4 April 2007

Imminent and severe market correction

A leading UK fund manager has sold off about half the equities in the portfolios he oversees in anticipation of an imminent and severe market correction.

Ken Murray, the founder and chief executive of Blue Planet Investment Management, has revealed he has offloaded equities and cut the gearing on the firm's portfolios to zero in the belief a US economic recession is set to wipe more than 20 per cent from the value of global stock markets.

Blue Planet, a specialist investor in the financial sector with $350m of assets under management, operated three of the four best performing financial funds in the UK last year, according to figures from Bloomberg. Its Worldwide Financials fund was the best performing investment trust in the UK and the world over the last three years. About 25 per cent of Blue Planet's portfolios are now in cash.

Mr Murray warned the impending market correction was likely to be considerably more severe that either of the two most recent downturns that began in February just past and in April last year.

Mr Murray, who began the share sales two weeks ago after the latest downturn, said a consumer spending slowdown was already under way in the US. Combined with rising inflation and a slowdown in corporate earnings, this would drag the world's largest economy into recession.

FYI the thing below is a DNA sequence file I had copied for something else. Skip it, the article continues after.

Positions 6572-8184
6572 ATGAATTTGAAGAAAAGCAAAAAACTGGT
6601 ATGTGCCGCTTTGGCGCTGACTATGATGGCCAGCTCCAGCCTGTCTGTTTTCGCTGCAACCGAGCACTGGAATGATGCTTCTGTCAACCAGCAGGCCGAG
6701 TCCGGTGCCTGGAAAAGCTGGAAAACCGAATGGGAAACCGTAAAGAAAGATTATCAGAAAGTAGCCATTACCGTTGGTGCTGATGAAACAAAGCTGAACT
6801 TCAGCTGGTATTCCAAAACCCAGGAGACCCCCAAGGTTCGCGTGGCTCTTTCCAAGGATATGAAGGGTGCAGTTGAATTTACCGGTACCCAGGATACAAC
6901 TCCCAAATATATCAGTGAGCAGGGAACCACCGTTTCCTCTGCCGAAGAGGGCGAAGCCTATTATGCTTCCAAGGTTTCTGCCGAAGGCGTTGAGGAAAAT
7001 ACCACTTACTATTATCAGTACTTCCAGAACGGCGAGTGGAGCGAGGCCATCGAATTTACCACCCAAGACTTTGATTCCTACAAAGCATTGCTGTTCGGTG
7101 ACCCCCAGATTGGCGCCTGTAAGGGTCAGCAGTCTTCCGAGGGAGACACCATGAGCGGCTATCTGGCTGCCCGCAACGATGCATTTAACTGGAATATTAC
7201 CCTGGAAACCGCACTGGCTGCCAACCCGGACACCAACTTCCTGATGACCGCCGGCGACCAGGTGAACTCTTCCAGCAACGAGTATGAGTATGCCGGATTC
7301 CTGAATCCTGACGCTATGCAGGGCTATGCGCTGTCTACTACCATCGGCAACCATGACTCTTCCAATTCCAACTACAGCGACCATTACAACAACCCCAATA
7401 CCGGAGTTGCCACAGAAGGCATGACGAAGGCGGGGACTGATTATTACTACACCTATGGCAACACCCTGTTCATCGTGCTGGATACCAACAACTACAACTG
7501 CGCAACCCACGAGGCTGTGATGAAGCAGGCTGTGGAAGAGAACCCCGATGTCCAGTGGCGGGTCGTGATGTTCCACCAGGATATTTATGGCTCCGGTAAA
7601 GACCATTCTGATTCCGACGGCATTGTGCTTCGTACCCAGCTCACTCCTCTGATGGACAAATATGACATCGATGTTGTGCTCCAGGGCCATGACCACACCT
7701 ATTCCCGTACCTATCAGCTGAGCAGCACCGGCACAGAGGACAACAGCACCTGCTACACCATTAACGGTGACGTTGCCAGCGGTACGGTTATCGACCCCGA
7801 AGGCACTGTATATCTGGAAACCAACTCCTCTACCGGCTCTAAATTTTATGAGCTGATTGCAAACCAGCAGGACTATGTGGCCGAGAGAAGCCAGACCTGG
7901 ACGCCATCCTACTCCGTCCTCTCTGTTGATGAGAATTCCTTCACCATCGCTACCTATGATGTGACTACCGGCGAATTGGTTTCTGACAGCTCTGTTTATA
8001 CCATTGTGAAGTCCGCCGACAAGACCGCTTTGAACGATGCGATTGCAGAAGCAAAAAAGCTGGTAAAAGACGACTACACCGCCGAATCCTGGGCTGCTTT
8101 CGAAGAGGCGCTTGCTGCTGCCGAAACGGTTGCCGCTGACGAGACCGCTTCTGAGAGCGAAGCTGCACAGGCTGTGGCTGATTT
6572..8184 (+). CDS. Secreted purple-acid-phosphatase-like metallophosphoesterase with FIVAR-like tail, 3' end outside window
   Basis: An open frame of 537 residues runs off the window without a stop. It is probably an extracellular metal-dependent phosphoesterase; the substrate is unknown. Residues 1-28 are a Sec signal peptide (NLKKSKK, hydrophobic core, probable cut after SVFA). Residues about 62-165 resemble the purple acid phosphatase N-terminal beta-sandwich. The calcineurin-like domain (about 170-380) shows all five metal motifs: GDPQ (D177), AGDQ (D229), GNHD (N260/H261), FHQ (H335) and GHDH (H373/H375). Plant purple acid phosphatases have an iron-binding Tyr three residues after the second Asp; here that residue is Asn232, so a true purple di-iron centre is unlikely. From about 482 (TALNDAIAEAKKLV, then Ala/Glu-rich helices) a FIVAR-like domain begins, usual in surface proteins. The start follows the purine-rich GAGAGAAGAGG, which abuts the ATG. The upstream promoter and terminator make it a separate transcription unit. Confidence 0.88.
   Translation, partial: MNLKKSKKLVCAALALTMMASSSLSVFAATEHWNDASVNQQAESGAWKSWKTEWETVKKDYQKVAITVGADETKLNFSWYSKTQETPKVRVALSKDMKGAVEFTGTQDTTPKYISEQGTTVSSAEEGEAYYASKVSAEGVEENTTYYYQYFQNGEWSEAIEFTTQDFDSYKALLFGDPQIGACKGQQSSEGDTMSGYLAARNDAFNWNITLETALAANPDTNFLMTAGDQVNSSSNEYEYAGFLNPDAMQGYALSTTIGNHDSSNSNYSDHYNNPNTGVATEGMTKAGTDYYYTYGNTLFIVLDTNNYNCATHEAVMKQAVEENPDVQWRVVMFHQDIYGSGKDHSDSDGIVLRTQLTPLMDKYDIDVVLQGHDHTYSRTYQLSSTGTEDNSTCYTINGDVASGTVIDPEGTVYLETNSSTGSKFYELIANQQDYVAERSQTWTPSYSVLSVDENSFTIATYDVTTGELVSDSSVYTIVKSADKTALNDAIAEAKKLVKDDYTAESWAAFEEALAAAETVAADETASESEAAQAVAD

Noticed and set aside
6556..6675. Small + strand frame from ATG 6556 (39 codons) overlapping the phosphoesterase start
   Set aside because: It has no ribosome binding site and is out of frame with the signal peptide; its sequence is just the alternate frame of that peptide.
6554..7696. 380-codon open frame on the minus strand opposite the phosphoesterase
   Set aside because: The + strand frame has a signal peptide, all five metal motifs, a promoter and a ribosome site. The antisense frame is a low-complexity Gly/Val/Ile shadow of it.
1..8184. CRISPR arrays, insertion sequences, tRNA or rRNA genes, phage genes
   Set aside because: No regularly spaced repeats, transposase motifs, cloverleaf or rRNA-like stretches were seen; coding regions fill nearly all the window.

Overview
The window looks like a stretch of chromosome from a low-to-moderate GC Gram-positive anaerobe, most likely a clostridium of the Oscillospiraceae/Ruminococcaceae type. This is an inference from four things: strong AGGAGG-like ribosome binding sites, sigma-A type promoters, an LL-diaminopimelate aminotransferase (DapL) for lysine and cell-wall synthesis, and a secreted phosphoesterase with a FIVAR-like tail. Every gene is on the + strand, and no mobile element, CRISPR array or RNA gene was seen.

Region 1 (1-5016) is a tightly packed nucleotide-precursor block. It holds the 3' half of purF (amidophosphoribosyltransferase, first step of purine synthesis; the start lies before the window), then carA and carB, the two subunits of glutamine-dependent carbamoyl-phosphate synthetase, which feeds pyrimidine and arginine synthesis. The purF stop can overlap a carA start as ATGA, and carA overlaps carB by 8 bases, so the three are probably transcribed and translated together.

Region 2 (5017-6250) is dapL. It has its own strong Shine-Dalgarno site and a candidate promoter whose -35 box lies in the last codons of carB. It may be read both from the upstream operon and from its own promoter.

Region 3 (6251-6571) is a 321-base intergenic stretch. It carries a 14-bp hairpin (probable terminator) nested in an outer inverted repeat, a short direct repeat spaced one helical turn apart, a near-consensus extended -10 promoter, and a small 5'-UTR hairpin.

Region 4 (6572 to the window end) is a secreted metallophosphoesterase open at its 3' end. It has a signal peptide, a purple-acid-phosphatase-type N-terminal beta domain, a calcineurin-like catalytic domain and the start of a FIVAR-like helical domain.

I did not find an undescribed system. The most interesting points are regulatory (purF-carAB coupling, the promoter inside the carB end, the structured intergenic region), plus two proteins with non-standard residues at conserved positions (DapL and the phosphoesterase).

"People don't want to believe bad things will happen but the market will correct very sharply," he said.

"It is time to get out of the market and I don't think it would be unreasonable to expect the market to fall by more than 20 per cent in a very short space of time".

Mr Murray has built a reputation as one of the UK's most successful investment trust managers. He has combined his role of chairman and chief executive with an active role as an asset allocator via his position of head of investments.

A leading figure in the Scottish financial establishment, Mr Murray founded Blue Planet in 1994. Prior to that, in 1990, he established the Bank of Edinburgh and led the move to consolidate the UK's fragmented building societies sector.

Bank of Edinburgh bought the Heart of England Building Society before being swallowed up by Scottish Amicable.

Mr Murray said investors could ill afford to ignore warnings from the likes of Alan Greenspan. The former chairman of the Federal Reserve warned earlier this year that the US faced the risk of recession.

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